FCC Seeks Input on 'Open' Web Rule
Education advocates worry that schools could find themselves in the slow lanes of Internet delivery if proposed "net neutrality" rules posted by the Federal Communications Commission last week are adopted as written.
Net neutrality refers to the open and free flow of content on the Web, regardless of where it originates. The new rules could leave an opening for broadband Internet providers like Verizon Communications, Comcast Corp., and Time Warner Cable to give preferential treatment to content providers that pay for the privilege of faster delivery of their content, such as streaming movies, to customers.
That prospect leaves some educators wondering whether other, less monied content providers, such as those that offer videos and other online materials to K-12 systems, would be left with slower delivery, which could ultimately hurt schools.
The FCC's proposed rules come after a January ruling by the U.S. Court of Appeals for the District of Columbia Circuit that the commission lacked the legal authority to prevent telecommunications providers from blocking the delivery of lawful online content or discriminating against certain kinds of content providers. That ruling,considered a blow against net neutrality, compelled the FCC to draw up a new plan.
The public has until July 15 to comment on the rules. Among the many questions the public will be asked to respond to are ones about whether broadband service should be treated like a utility, and whether special agreements, like recent ones between Comcast and Netflix, and Verizon and Netflix, should be permitted. In each case, Netflix agreed to pay the service provider so that its movies would be streamed faster.
Losing to Entertainment?
While potential changes to net neutrality have agitated many of those who closely monitor Internet policy, the issue has been ignored by many within K-12 circles, despite its potentially broad impact, said Douglas A. Levin, the executive director of the State Educational Technology Directors Association, in Glen Burnie, Md.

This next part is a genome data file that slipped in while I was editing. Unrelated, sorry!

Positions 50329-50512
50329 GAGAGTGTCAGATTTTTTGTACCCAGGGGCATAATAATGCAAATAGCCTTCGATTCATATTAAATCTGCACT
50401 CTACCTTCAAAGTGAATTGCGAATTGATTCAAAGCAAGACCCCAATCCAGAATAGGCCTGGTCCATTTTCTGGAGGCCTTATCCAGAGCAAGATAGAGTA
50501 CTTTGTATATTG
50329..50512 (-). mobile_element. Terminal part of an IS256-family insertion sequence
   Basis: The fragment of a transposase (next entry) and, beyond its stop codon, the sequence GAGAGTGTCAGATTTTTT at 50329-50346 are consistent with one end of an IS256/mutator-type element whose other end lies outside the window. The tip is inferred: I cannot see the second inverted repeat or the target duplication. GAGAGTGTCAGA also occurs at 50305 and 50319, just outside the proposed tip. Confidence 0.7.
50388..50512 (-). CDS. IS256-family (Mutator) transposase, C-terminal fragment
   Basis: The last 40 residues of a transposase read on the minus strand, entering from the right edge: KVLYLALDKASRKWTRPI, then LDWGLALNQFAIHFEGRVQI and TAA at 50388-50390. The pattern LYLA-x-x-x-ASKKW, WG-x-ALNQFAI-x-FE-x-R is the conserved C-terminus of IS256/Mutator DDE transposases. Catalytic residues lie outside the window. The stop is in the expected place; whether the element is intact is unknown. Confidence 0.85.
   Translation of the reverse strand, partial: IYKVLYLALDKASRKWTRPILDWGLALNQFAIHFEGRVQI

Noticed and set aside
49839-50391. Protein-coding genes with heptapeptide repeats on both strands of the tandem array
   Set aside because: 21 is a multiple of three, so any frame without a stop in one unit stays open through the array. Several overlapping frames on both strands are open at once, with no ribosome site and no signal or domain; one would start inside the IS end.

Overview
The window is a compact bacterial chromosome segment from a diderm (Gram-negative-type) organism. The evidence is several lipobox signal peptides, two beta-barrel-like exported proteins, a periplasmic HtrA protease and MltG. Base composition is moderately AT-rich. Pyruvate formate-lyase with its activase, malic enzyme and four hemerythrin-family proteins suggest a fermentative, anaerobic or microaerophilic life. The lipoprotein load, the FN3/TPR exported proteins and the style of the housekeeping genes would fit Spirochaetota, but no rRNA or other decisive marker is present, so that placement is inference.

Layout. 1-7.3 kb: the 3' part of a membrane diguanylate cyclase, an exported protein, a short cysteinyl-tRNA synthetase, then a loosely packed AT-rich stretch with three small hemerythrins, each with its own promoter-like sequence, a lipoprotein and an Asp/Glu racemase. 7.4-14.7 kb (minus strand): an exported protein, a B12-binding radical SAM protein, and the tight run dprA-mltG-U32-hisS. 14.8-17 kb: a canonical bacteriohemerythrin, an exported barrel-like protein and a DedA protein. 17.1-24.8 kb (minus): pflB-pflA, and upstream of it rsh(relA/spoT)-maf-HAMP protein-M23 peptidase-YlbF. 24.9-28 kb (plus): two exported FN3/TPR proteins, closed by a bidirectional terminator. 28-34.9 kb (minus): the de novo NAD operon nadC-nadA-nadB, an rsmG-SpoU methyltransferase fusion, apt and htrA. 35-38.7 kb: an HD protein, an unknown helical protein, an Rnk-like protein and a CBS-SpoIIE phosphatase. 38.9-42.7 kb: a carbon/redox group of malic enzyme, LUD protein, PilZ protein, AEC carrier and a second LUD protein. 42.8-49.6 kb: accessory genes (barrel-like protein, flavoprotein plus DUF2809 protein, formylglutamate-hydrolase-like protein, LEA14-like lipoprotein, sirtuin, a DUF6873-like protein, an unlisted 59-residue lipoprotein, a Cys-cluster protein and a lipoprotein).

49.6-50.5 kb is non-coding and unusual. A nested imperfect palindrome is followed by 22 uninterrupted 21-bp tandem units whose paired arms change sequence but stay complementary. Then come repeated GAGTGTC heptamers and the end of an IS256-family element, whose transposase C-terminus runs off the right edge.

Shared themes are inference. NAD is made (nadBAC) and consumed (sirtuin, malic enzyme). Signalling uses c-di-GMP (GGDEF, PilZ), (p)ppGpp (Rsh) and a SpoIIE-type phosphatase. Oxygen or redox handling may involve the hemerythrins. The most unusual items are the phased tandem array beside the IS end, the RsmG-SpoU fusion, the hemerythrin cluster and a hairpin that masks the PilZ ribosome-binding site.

"Ultimately for educators, the access to high-capacity broadband is as important in schools today as access to electricity, plumbing, air conditioning, and heating," he said.
If education content providers are required to "pay to play" to guarantee a high-quality connection to schools, "education is going to lose versus entertainment every time," Mr. Levin said. "The only good news here is that there's four months for the education community to get educated on this and express their views to the FCC."
Creating a "fast lane" online is seen as a plus for large companies like Apple, Netflix, and Google, which could enter into agreements to get speedier service for the content they deliver. The FCC could end up ruling on whether such arrangements between individual service providers and content providers are "commercially reasonable," holding those agreements to a variety of standards.
Advocates of open-Internet policies have voiced alarm over the possibility the FCC would change the rules. FCC Chairman Tom Wheeler said May 15 that despite those fears, he is determined to protect open Web access.
Maureen Sullivan, a past president of the American Library Association, in Chicago, said her organization is concerned about the prospect of slower Internet speeds and higher prices for all consumers of Web content, including libraries.
"What we most want to see is that people in this country have fast and high-quality broadband access," she said, "because that broadband enables people to get the information they need and want, when they need and want it."
Vol. 33, Issue 32, Page 8
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